walleyed


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wall·eyed

 (wôl′īd′)
adj.
1. Often Offensive Affected with exotropia.
2.
a. Having large bulging eyes, as some fish.
b. Having eyes wide-open and glaring, as in anger.
3. Having an eye with a light-colored iris or white or opaque cornea.
4. Slang Intoxicated; drunk.

[Middle English wawileyed, from Old Norse vagl-eygr : vagl, film over the eye; see wegh- in Indo-European roots + auga, eye; see okw- in Indo-European roots.]

wall•eyed

(ˈwɔlˌaɪd)

adj.
1. having exotropia.
2. having large, staring eyes, as some fishes.
3. marked by excited or agitated staring of the eyes, as in fear or astonishment.
4. having a milky whitish eye, as from an opacity of the cornea.
[1300–50; Middle English wawileghed, waugle eghed < Old Norse vagleygr=vagl- (meaning uncertain; compare Icelandic vagl film over the eye) + -eygr -eyed; see eye; compare Old English waldenīge]
ThesaurusAntonymsRelated WordsSynonymsLegend:
Adj.1.walleyed - having divergent strabismus
cross-eyed - having convergent strabismus
Translations
References in periodicals archive ?
They do look suspiciously identical," the banker said, gazing intently into the bright eyes of his umpteenth walleyed beauty of the day, then unhooking and sending it back home.
I remembered the cadavers and Doreen and the story of the fig-tree and Marco's diamond and the sailor on the Common and Doctor Gordon's walleyed nurse and the broken thermometers and the negro with his two kinds of beans and the twenty pounds I gained on insulin and the rock that bulged between sky and sea like a grey skull.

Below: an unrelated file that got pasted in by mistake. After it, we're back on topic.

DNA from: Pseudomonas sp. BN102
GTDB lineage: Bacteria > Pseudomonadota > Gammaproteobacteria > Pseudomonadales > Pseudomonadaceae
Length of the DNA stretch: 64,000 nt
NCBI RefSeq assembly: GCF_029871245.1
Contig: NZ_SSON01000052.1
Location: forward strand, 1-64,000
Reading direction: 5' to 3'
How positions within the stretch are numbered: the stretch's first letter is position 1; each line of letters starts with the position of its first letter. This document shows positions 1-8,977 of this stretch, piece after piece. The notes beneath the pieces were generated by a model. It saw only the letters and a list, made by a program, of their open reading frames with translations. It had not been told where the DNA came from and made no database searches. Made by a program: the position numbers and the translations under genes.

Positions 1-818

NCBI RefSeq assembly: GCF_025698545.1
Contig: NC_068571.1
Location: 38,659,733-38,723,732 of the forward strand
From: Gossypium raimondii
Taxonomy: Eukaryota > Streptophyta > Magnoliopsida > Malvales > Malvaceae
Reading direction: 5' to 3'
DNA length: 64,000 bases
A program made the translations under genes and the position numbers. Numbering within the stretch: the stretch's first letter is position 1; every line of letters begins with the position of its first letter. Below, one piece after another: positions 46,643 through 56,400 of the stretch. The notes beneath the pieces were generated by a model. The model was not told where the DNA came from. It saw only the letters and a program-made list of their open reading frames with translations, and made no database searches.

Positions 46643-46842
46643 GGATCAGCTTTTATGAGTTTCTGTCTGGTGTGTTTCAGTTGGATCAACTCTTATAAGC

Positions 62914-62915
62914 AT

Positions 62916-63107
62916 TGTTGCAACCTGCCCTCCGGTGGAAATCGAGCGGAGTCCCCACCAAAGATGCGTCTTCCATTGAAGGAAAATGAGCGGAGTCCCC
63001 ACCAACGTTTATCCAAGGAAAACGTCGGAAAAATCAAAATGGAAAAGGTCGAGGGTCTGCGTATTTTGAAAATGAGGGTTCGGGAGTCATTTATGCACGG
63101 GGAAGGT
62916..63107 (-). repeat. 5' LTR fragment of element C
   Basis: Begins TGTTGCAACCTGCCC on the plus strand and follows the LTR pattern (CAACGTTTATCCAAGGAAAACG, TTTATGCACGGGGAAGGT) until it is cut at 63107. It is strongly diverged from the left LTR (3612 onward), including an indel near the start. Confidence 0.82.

Questioned by Clare why he does not look anyone in the eye when he speaks with them, August acknowledges that "I'm getting a little walleyed and--a little dishonest, I guess" (10).
There are no Canadian geese, no seagulls (except Jonathan Livingston), there is no such thing as a walleyed pike, those nasty little squabbling birds that invade bluebird nest boxes are not sparrows, nobody on a police or forensics drama has ever really had a theory, and--you get the point.
The walleyed and bearded man in the gray sweater that says BUFFS tells people that he comes from somewhere cold, somewhere a lot colder than here, wherever here happens to be.
As walleyed Ballard watches the oncoming cavalcade that will evict him from his home with extreme force, thereby hastening his decline into madness, the third-person narrator delivers the novel's most haunting line--that Ballard is "A child of God much like yourself perhaps" (4).
When she's really out of sorts, both eyes cross and once in a while, she's even walleyed (Yikes
For "there a small, walleyed Guernsey was watching him steadily as if she sensed some bond between them" (552).